Machine learning, artificial intelligence (AI), and cognitive computing are all hot topics in the industry. When discussing these subjects, questions revolving around the impact of AI on human labor typically come up.
Vikram Pandit, the former CEO of Citigroup, was recently asked what the banking sector might look like in the future. He said that with the advancements in AI, robots, and natural language processing jobs, he would not be surprised if 30% of jobs in the industry are replaced within five years.
One might think that automation and robots will simply eliminate jobs. However, if you dive deeper and talk to most experts in the space, you will find that this is not the case. Instead, automation should be viewed as a shift in roles. Fewer people will perform basic tasks; instead, they will receive training to undertake more complex, skilled work. There will be more programmers and more people supporting and operating the new technology.
According to an article in Financial Times, John Cryan, chief executive officer of Deutsche Bank, said that robots will replace a “big number” of his current staff. “The truthful answer is we won’t need as many people…In our banks we have people behaving like robots doing mechanical things, tomorrow we’re going to have robots behaving like people.” However, like many leaders in the space, Mr. Cryan does not believe that technology and robots will always replace people. Instead, he believes many of the bank’s employees will be “upskilled” to perform more interesting and productive work.
Igor Tulchinsky, founder, chairman, and CEO of WorldQuant, said that AI has created many jobs in his company. In the very beginning, the company had 100 trading signals (alphas). Today it has millions of signals. For WorldQuant to operate and grow, it requires many intelligent people to service its solutions and ensure they are deployed well.
Tom Farley, president of the New York Stock Exchange (NYSE), recently shared a similar viewpoint when he said we will always need people who can help with new technology, not to mention people who can apply strategy and sound judgment. A balance between technology and people is always necessary.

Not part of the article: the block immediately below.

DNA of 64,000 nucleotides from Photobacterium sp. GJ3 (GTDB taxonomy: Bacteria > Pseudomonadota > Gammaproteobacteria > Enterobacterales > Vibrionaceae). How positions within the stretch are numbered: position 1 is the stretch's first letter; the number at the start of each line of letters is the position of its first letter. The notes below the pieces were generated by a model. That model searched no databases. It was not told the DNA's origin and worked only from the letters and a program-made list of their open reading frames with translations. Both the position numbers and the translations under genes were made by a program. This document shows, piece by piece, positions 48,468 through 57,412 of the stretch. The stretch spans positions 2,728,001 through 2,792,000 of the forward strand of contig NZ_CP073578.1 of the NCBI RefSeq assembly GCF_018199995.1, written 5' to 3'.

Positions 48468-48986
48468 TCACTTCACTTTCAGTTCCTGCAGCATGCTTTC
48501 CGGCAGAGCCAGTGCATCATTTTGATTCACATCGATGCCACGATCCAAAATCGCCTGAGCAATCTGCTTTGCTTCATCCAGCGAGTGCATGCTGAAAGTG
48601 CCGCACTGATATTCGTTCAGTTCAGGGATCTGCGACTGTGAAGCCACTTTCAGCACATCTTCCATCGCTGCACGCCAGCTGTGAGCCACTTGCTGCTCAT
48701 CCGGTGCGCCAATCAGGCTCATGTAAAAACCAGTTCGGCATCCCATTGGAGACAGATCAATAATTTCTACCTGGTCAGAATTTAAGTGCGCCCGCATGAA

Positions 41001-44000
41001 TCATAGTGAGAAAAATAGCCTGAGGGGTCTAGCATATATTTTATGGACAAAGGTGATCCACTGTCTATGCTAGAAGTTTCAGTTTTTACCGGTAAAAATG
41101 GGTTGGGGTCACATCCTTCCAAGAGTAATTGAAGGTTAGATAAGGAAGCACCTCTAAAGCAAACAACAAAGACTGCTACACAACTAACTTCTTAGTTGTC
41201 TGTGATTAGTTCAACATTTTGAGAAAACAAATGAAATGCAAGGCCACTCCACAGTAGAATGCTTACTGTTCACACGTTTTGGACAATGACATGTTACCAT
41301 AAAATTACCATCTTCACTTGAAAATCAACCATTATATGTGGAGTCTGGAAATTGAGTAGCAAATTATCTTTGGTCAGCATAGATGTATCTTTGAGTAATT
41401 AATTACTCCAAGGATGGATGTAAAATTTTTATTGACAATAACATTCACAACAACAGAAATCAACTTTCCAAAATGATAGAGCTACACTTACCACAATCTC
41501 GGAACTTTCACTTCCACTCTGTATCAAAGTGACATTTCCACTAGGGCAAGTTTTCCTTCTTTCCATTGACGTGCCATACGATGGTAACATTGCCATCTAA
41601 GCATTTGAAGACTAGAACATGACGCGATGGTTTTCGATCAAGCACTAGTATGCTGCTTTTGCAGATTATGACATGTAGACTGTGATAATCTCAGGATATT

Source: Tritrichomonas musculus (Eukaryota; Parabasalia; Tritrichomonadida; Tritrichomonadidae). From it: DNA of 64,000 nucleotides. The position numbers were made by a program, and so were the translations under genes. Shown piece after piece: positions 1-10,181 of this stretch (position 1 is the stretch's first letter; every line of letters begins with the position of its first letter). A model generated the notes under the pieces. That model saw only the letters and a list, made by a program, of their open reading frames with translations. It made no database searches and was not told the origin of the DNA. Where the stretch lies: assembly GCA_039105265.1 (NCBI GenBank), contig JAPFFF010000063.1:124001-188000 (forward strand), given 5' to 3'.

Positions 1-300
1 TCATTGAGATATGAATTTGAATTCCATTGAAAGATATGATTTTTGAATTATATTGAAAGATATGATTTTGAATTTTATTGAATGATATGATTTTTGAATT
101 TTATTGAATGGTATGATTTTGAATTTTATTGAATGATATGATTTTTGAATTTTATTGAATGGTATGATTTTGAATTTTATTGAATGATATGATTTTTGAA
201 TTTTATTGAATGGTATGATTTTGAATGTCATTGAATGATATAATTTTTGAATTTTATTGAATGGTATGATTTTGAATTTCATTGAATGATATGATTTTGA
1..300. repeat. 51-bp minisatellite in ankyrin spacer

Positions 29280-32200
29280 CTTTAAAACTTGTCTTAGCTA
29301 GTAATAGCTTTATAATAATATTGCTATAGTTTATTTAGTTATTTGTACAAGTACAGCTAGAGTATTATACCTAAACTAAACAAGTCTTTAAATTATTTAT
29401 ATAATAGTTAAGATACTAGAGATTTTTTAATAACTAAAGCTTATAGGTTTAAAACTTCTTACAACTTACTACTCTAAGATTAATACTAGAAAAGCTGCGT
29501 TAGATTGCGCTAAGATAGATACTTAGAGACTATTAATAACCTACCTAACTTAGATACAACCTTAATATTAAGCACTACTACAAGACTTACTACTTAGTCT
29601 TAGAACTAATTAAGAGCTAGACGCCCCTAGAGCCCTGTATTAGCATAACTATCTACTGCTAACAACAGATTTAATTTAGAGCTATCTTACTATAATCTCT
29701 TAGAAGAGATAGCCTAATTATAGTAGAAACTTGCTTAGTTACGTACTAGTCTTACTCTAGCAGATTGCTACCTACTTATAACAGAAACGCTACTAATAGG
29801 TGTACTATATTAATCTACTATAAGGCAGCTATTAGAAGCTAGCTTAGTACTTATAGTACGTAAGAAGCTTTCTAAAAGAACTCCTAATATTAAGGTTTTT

Brian Chin, managing director and CEO of global markets at Credit Suisse, shared how his organization is leveraging AI and how it could impact employees. According to Mr. Chin, the company has approximately 20 robots performing a variety of functions. In fact, the company recently won a competition, held by the Financial Conduct Authority (FCA), which was centered on innovation.
The team at Credit Suisse developed a robot named Reggie (think Amazon’s Alexa), which is programmed to answer questions about regulations. While the robot can currently answer only simple questions, the company expects that it could eliminate 50% of inquiries into its call center. However, according to Mr. Chin, Credit Suisse’s own headcount has gone up alongside innovation.
While technology can eliminate jobs or require employees to be upskilled, one thing remains true: the financial services industry’s difficult regulatory operating environment requires financial institutions to employ a large number of human capital. Look at the tax code to understand why. That said, if the government reformed the tax code, people would be more productive and innovative, therefore producing more societal benefits.
The same logic can be applied to a host of financial regulations. The more regulations in place, the more people (and technology) needed to help with compliance. This ultimately results in higher costs and lower productivity.
Using anecdotes and commentary from company executives, we wrote a guide that explores the state of the financial services industry as it pertains to the impact that data and technology have on innovation, regulatory and compliance, customer service, and human labor. From these very examples and our active work in the industry, we highlight several trends that we expect to continue to transpire in 2018.